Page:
‘Vast majority of drug users keen to use fix rooms’

Researchers interviewed 1469 people who inject drugs for study led by Glasgow Caledonian University.

The vast majority of drug users in Scotland would be willing to use safe consumption rooms, according to new research.

The study, led by Glasgow Caledonian University, found those most at risk of drug-related harm would be particularly keen to use such facilities.

Researchers interviewed 1469 people who inject drugs for the study, which was completed in light of proposals by officials in Glasgow to introduce the UK’s first drug consumption room (DCR).

The Home Office said it does not support DCRs, which are facilities where people who inject drugs can do so in a safe environment under supervision.

A UK Government spokesman said: “Illegal drugs devastate lives and communities, and we have no plans to introduce drug consumption rooms in the UK.”

The study found 75% of people who inject drugs in Scotland were willing to use DCRs but the proportion was higher among those interviewed in city centres, including Glasgow at 83%.

Willingness was greater among people who reported using heroin (76%) and cocaine (79%), and those with experience of homelessness (86%), public injecting (87%) and recent overdose (80%).

Kirsten Trayner, lead researcher in the study, said: “Willingness to use a drug consumption room was extremely high across all regions in Scotland and among key risk groups, including those who reported homelessness, cocaine injecting and public injecting.

“The vast majority of people said they would use a drug consumption room if it was introduced in their area.

“It shows that this intervention will attract those most at risk of different drug-related harms, particularly HIV and overdose in Scotland.

“They have the potential to make a big impact in areas where they are introduced.”

Ms Trayner was part of a team of 11 field workers who collected data across Scotland.

They used a detailed questionnaire that examined a range of demographics and behaviours such as homelessness, the type of drugs injected, drug treatment and incarceration history – all questions which were related to an individual’s injecting risk.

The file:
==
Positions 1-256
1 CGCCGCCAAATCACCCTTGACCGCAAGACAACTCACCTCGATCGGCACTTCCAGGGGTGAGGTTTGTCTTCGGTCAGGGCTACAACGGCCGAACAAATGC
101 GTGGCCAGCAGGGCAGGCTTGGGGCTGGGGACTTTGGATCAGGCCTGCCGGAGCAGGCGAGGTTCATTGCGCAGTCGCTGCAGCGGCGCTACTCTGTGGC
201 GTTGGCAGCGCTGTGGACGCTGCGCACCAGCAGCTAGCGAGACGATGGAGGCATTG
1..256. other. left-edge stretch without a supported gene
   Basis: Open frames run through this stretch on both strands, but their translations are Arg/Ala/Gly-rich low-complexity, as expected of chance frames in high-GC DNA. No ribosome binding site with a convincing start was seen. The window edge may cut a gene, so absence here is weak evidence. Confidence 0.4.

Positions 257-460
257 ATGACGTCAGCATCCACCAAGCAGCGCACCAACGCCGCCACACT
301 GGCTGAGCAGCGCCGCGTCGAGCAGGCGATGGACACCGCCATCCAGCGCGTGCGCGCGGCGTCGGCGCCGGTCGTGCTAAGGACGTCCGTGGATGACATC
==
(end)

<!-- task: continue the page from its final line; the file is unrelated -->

She said: “This is the first research of its kind in Scotland and particularly important given the recent proposals to establish a drug consumption room in Glasgow city centre.

“We have also been able to demonstrate that people injecting drugs in city centres, both in Glasgow and elsewhere in Scotland, would be willing to use a drug consumption room.

“This is important as they are normally established in city centres close to drug markets and where injecting in public places occurs.”

She added: “The case for drug consumption rooms on the impact they can have on drug-related harms alone is compelling.

“However, other research has shown that the voices of people who use drugs has been missing from the debate until now.

“We hope that this research contributes to the ongoing debate for the need for drug consumption rooms in Scotland, particularly in Glasgow.”

The study is published in The International Journal of Drug Policy.

Ms Trayner completed the research as part of her PhD and worked with other members of the university’s blood-borne viruses research group – including the publication’s senior author Dr Andrew McAuley – to produce the study in collaboration with Health Protection Scotland, West of Scotland Specialist Virology Centre in Glasgow, the University of Glasgow, NHS Greater Glasgow and Clyde Alcohol and Drug Recovery Services and Liverpool John Moores University.

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